New Hope Peru

The dreaded bug.

September 30, 2015

20150930_160154It was eighth grade. I was in the bathroom when my sister entered to share with me the dreaded news.

“Well?” I asked her anxiously.

“…I have it.” She responded fretfully.

Faster than a plate drops to the floor, I jumped back like some sort of superhuman.

“Get away from me! Ew! Get out of here!” I yelled at her.

My sister was a young thing then. Let’s see, she must have been nine. The news caused a dread in her eyes that quickly turned to sadness after I yelled at her, and she left the bathroom crying those poor little eyes out. As to be expected, my mom came up moments later to explain that my sister had the impression that I thought she was disgusting.

I went downstairs and apologized to her. Poor thing. I don’t think my apology made her feel any less disgusting. After all, there were bugs living in her hair. As bad as I felt for her, there really was no way I was going to let my eighth grade, awesome self have some sort of weird condition that would segregate me from my friends. I went for the kitchen, grabbed a plastic bag and a bottle of olive oil. Leaning over the sink I doused my scalp and hair with olive oil, tied a plastic bag around my head and then another for good measure.

Then it began. The process was always the same. Mom turned into a crazy anti-bug nazi, and next thing we knew, literally everything we owned was separated into its appropriate pile. There was a pile of hair stuff. The hair stuff would be sorted through accordingly – everything that was cheap would be disposed and everything else would be boiled in water several times. There were piles of stuffed animals and dolls that would be bagged for the next few months. We’d say our last goodbyes to our favorite ones, put them in the bag, and lay on the bag to remove all of the oxygen so the little bugs had nothing to keep them alive. Then, there were piles of clothes. (Imagine enough clothing to clothe ten people.) Those piles would go to the laundry mat. Mom only let us keep a few outfits. The rest would stay in bags after they were cleaned so my parents didn’t have to make several trips to the laundry mat. We also had piles of blankets and pillows that would need to be cleaned. My dad had to remove the seats in The Bus (our fifteen-passenger van) to fit the tens of bags that would spend the next several hours at the laundry mat. We also spent probably two hours each day vacuuming the cracks and crevices of our home. It was such a process.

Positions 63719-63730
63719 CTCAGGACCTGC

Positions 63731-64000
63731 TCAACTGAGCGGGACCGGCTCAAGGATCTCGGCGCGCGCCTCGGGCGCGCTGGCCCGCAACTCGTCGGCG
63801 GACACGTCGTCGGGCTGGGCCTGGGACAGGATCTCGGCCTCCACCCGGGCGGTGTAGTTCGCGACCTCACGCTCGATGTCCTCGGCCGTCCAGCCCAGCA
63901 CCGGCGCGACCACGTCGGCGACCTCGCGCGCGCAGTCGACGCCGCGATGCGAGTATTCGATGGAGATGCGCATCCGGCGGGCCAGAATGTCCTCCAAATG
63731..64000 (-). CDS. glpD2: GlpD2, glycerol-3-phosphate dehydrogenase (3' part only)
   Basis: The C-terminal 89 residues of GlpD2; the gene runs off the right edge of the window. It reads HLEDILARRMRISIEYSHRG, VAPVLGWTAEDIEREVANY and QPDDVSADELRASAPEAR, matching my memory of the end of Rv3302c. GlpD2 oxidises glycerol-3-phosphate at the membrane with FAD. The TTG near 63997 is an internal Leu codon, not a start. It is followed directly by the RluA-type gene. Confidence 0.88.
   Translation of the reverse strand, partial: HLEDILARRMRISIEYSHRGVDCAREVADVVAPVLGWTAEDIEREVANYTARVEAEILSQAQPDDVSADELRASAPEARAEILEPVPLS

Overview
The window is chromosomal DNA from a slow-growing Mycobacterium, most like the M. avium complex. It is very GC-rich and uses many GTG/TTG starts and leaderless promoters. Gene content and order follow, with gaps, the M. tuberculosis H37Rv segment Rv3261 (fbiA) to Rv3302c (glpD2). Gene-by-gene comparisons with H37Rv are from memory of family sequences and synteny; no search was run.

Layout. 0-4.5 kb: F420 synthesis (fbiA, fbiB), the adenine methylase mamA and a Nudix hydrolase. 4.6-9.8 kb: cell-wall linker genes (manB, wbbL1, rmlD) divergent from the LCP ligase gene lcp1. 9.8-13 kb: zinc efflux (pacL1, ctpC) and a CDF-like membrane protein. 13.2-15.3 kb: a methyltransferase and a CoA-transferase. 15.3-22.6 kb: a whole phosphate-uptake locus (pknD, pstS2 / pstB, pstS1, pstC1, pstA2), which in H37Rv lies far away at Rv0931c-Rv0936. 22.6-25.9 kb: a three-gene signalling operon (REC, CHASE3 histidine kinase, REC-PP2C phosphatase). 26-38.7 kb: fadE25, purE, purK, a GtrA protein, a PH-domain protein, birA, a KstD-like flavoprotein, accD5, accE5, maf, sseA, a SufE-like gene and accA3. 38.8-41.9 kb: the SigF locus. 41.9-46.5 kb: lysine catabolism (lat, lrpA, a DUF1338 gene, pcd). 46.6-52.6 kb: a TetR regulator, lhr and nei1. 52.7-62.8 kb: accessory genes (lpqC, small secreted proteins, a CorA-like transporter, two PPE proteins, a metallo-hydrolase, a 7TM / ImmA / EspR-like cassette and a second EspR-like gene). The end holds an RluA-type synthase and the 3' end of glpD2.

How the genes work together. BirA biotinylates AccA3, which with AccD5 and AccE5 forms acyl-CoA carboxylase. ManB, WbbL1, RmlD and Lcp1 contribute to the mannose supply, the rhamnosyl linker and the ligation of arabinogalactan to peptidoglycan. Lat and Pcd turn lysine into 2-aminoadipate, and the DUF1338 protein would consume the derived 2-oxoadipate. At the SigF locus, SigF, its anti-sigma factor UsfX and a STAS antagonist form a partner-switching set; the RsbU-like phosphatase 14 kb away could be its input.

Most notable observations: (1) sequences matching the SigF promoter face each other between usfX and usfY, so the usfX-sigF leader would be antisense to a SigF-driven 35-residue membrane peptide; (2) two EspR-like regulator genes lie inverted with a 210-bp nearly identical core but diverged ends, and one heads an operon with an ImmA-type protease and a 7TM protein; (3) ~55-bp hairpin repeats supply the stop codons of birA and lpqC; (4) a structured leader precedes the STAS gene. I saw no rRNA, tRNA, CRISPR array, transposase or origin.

I kid you not my mom would spend six+ hours per day combing through our hair. My younger siblings would have to be bribed with candy to stay sitting. Sometimes we would fall asleep during the process of having our hair combed through. A daunting process for a mother.

Fortunately this time I didn’t get lice, but everyone else had it. And I certainly knew what they were going through.

There was the time in third grade where my best friend and I both got it. It was so bad we got drastic haircuts, as if that didn’t shout to the rest of the school Oh hey! We had lice. We blamed the other for quite some time as to who had it first. Some times we’ll still joke to the other, “Hey, remember that one time you gave me lice?”

There was another time the whole family had it. It seems to be blocked out of my memory. Probably for the best. But it is not fun to itch your scalp raw or to fall asleep knowing bugs are busy working to reproduce in your hair. Yuck.

Today when I got to New Hope the girls I usually work with were quieter than normal.

“Why are you so quiet today? You’re never quiet!” I joked with Elizabeth.

She laughed.

When I entered the house and spoke with their house mom I learned that the girls have lice. Down here, a lice outbreak is not surprising. And even though discovering lice has become routine for the house moms, it’s doesn’t make the experience any less disturbing. I sat there like a mature adult asking questions about the outbreak (instead of jumping away and shouting like a child.)  I asked the house mom what she had done thus far, and I offered to help comb out the nits. As I sat there chatting with her and offering suggestions, I couldn’t help but recount all of the times my head had likely touched each of the girls…

Bear checked my head tonight like a real champ. Of course he had to take the opportunity and make an exaggerated gasp in the process. I only believed him for a fraction of a second and yelled at him for causing the fright. We’ll see in the next few days if I have the dreaded bug too. But for the first time I wouldn’t actually mind if I ended up getting it. No, I don’t want it! But if I get it, these kids will be worth every nit.

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